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Ex-Googler's TeraWatt raises $1B to expand commercial EV charging

·3-min read

TeraWatt Infrastructure, a company that builds electric vehicle charging infrastructure for fleets, has secured over $1 billion in a Series A round to build out its portfolio of commercial charging centers.

The recent injection of capital follows a $100 million seed round from Keyframe Capital and Cyrus Capital, which both followed on into the current round alongside Vision Ridge Partners.

The infrastructure for charging private passenger EVs is becoming easily accessible and well developed. But as more electric vehicle models for fleets begin to come to market, the commercial sector will need its own charging centers, and that's where TeraWatt comes in.

“The future of electrified transport is at a critical inflection point, whereby solutions for large-scale EV charging infrastructure must be established to meet the increasing demand for electrification of all fleets,” said Paul Luce, managing director at Vision Ridge Partners, in a statement.

Since TeraWatt came out of stealth in May 2021, the company has scooped up real estate in strategic locations that are relevant to fleets, like along highways, and built out a growing network of charging centers. The $1 billion in funding will help TeraWatt both develop charging infrastructure at its current portfolio of properties, as well as acquire new properties, according to Neha Palmer, TeraWatt's CEO and former head of energy strategy at Google.

"We plan to more than double the number of new employees over the next year to fulfill needs across charging operations, real estate, sales, marketing and more," Palmer told TechCrunch. "In the coming weeks, TeraWatt will announce the largest and most ambitious charging project to date for the electrification of long-haul transportation along a major highway corridor."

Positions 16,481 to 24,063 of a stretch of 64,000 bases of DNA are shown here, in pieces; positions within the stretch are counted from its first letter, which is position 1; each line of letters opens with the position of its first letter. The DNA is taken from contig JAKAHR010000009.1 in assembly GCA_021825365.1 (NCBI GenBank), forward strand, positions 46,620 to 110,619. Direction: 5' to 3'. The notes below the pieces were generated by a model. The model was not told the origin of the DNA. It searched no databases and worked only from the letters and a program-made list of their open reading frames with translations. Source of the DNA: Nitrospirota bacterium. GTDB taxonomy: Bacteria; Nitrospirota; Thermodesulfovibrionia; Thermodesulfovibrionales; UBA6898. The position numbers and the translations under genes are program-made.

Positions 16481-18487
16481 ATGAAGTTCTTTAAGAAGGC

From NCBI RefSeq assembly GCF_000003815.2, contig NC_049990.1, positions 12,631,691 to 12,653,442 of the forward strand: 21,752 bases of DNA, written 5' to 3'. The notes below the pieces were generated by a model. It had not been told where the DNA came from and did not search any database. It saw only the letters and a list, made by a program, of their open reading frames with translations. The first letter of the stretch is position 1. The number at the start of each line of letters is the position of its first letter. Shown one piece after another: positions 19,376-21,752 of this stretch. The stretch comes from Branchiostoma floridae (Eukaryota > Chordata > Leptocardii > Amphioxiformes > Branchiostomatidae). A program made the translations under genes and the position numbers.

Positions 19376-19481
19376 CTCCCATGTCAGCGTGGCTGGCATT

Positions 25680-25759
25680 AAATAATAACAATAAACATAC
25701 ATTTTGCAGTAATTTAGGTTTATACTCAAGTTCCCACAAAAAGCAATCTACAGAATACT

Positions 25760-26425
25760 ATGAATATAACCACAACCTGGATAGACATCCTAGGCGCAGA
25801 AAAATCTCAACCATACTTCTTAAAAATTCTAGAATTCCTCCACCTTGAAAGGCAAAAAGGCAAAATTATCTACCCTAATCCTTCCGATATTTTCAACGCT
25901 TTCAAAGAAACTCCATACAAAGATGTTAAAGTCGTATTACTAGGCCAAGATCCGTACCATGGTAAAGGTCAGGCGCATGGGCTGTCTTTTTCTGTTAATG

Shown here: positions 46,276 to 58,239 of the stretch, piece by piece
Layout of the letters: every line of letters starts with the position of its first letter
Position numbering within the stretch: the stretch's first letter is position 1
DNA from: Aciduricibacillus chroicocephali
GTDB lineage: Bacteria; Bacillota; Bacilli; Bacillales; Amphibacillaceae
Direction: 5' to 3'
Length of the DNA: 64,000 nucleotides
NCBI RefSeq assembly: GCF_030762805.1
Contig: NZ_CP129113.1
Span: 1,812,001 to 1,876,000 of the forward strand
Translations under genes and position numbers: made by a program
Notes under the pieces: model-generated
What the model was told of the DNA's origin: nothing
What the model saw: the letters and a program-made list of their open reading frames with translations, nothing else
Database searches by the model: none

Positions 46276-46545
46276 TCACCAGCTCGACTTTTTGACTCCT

TeraWatt currently has sites across 18 states, some of which the company is actively developing into charging centers, according to Palmer. The company intends to initially deploy charging centers in the western United States, with some additional sites in the east. TeraWatt works with companies that have EV-first business models, as well as established companies that are starting to transition to EVs -- and it works with fleets across light, medium and heavy-duty vehicles.

As more EVs come online, both in the private sphere and within fleets, experts worry that the grid won't be able to handle the influx of demand. TeraWatt claims to solve that problem by taking electric capacity availability into account when choosing the location of charging centers, according to Palmer.

Palmer says part of TeraWatt's strategy is to start the development process early enough to collaborate with utilities companies from the get-go. The company also works on ways to leverage tools like on-site generation and batteries to interconnect quickly and have greater flexibility around energy consumption.

"To be clear, grid capacity will be an issue for the entire industry, and for many industries as the 'electrify everything' transition continues," said Palmer. "There will have to be a lot of collaboration between stakeholders, including grid owners, operators, utilities, regulators and end users to ensure that the grid can evolve alongside the shift to electric transportation."